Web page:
Imaging of experimental rat gliomas using a clinical MR scanner

Frits Thorsen*, Lars Ersland, Ho̊kon Nordli, Per Øyvind Enger, Peter C. Huszthy, Arvid Lundervold, Tor Standnes, Rolf Bjerkvig, Morten Lund-Johansen

*Corresponding author for this work

Research output: Contribution to journalArticleResearchpeer-review

43 Citations (Scopus)


Background: Studies of brain tumor development in experimental animal models have to date mostly been based on post-mortem histological examinations. The use of magnetic resonance imaging (MRI) may provide a non-invasive technique for studying tumor growth and treatment effects in such animal models. However, most of these studies have been performed on purpose-dedicated small bore magnetic resonance (MR) systems, of high cost and limited availability. The purpose of this study was thus to obtain high-resolution images of experimental gliomas in the rat brain, using a clinical 1.5 T MR scanner. Methods: Anesthesized rats bearing BT4C brain tumors were positioned into a specially designed immobilizing device, and a small circular coil was positioned onto the skulls. Two T1 weighted series were acquired before and after subcutaneous contrast injections. A T2 weighted series was also obtained. The rats were then sacrified, the brains removed, and the histological tumor volumes were compared to the volumes obtained on MRI. Results: There were visible tumors in 10 of 13 animals scanned on MR. The rim of the tumors were visualized on T1 weighted series without contrast. On T1 images with contrast, the tumors were seen as high signal intensity areas. The T2 weighted images showed peritumoral edema. No necrosis or cystic parts of the tumors were detected. There was a consistency between the MR and the histology findings, showing a high degree of correlation between the two volume determination methods. Conclusions: High-resolution images of experimental rat gliomas can be obtained using a clinical MR scanner and a commercially available RF coil. This MRI technique may also be expanded to extraneural rat tumor models, for studies of tumor development and treatment.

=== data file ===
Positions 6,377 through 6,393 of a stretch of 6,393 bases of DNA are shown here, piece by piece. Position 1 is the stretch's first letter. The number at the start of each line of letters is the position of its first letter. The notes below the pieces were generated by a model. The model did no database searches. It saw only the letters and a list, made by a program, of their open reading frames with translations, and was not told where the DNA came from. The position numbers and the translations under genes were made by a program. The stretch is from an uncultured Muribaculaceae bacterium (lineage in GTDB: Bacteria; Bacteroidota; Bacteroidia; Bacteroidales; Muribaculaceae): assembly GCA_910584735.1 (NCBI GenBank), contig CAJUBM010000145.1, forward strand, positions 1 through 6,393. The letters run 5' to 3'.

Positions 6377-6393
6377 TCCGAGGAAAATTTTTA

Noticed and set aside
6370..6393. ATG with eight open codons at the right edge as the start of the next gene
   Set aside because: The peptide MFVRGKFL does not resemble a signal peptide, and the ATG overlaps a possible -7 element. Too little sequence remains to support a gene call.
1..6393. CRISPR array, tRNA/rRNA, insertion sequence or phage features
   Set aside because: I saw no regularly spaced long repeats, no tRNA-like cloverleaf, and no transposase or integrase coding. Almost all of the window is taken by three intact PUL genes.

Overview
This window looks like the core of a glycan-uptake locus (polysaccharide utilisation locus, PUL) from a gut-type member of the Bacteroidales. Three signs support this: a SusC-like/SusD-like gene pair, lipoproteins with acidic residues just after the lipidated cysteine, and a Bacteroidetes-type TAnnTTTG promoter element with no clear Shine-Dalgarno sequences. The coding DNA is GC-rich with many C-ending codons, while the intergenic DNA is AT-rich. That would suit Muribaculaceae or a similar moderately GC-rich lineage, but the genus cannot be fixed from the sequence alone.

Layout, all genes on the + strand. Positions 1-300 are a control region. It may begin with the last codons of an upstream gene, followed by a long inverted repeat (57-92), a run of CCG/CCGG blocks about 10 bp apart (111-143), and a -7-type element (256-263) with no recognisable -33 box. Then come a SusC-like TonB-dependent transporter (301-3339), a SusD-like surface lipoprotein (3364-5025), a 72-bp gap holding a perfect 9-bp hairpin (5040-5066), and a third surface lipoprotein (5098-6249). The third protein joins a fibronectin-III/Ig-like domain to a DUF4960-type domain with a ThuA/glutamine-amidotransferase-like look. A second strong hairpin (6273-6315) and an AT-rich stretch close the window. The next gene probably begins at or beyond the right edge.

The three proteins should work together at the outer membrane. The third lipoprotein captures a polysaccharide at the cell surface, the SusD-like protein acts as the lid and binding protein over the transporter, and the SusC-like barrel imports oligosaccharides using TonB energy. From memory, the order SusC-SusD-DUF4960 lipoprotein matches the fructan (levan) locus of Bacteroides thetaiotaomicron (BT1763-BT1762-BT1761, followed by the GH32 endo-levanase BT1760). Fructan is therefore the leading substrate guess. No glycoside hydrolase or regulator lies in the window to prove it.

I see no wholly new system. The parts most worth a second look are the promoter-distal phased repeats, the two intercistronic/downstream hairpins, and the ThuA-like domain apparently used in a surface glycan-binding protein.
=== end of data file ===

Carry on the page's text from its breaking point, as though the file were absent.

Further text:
Original languageEnglish
Pages (from-to)225-231
Number of pages7
JournalJournal of Neuro-Oncology
Issue number3
Publication statusPublished - Jul 2003
Externally publishedYes


  • Clinical MR scanner
  • Glioma
  • Histology
  • Rat volume determinations


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